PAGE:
What a lovely list it is that Paul pens to describe the manner in which he fleshed out his great endurance as a servant of God. These are characteristics that should mark all who name the name of Jesus Christ:
I wonder whether you could write a letter to others declaring that this was the way in which you always lived your life as a disciple and especially in trials and difficulties which pressed you to the very limits of your endurance.
We might want to write that this is the way we want to live but Paul went further than that – this was not a mere wish but a reality for Paul though he would attribute the ability to Christ who by his power enabled Paul to do all things.
When we consider such a list we recognise how difficult it is to maintain such a life even when the condition of our lives is very favourable – how much more so when the heat is really turned up! This is the lifestyle and these are the characteristics that the Christian undergoing persecution must aspire to and we recognise at once that this will not be easy.
So let us pray for them.
And here is how this passage can help us to do so:
Let us pray:
that the Holy Spirit will fill them,
that the power of God will strengthen enable and keep them,
for their moral purity
for their growth in grace
understand more of the gospel and of their Lord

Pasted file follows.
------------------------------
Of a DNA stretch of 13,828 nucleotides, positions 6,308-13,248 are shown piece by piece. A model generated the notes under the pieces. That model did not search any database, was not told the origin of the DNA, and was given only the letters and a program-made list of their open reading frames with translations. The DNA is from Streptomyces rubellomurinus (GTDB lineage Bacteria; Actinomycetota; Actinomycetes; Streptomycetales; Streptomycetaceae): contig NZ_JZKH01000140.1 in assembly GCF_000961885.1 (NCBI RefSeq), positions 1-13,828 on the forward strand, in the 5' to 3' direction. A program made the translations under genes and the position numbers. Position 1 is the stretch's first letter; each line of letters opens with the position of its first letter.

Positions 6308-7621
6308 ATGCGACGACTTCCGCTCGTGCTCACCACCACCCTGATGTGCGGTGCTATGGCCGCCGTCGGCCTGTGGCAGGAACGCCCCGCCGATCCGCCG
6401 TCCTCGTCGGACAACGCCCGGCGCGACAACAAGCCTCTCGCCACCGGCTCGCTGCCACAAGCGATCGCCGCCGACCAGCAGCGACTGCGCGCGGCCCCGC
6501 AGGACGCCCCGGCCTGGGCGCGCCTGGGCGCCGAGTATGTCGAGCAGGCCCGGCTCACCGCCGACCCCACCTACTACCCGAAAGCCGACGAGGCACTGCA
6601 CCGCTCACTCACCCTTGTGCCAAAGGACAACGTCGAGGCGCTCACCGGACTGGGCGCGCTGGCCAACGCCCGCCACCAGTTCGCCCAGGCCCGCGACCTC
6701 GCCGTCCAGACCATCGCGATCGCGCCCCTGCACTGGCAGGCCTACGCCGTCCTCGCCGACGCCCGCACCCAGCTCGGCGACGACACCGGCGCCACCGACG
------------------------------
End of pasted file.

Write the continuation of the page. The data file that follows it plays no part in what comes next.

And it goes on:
kindness and genuine love
for boldness to hold on to the truth and to sharing it
And this is surely an appropriate way for us to pray for one another as well even if we are experiencing no persecution at all.
Paul had two hands and the next thing he tells the Corinthians was that both of them were filled with what he called "the weapons of righteousness". He is referring to being completely armed ie. well-
How important it is that no hint of wickedness, of compromise, be found in a believer's life! Elsewhere we are encouraged to hate "even the garment stained by the flesh." Jude 23. Similarly we are well advised in to 1Thess.5:22 to "Abstain from every form of evil." Or as the AV puts it to "Abstain from all appearance of evil."
This goes against the grain. Most of us like to imagine that we are spiritually strong or at least stronger than we actually are. We like to think that we can cope, we can sail close to the wind without getting into difficulty. Let us learn the meaning of this proverb:
Prov.6:27 "Can a man carry fire next to his chest and his clothes not be burned?"
Continuing to look at what Paul had to say about the manner in which he carried out his ministry and the various conditions in which he had to serve we come now to v.8 where we read:
"through honour and dishonour, through slander and praise."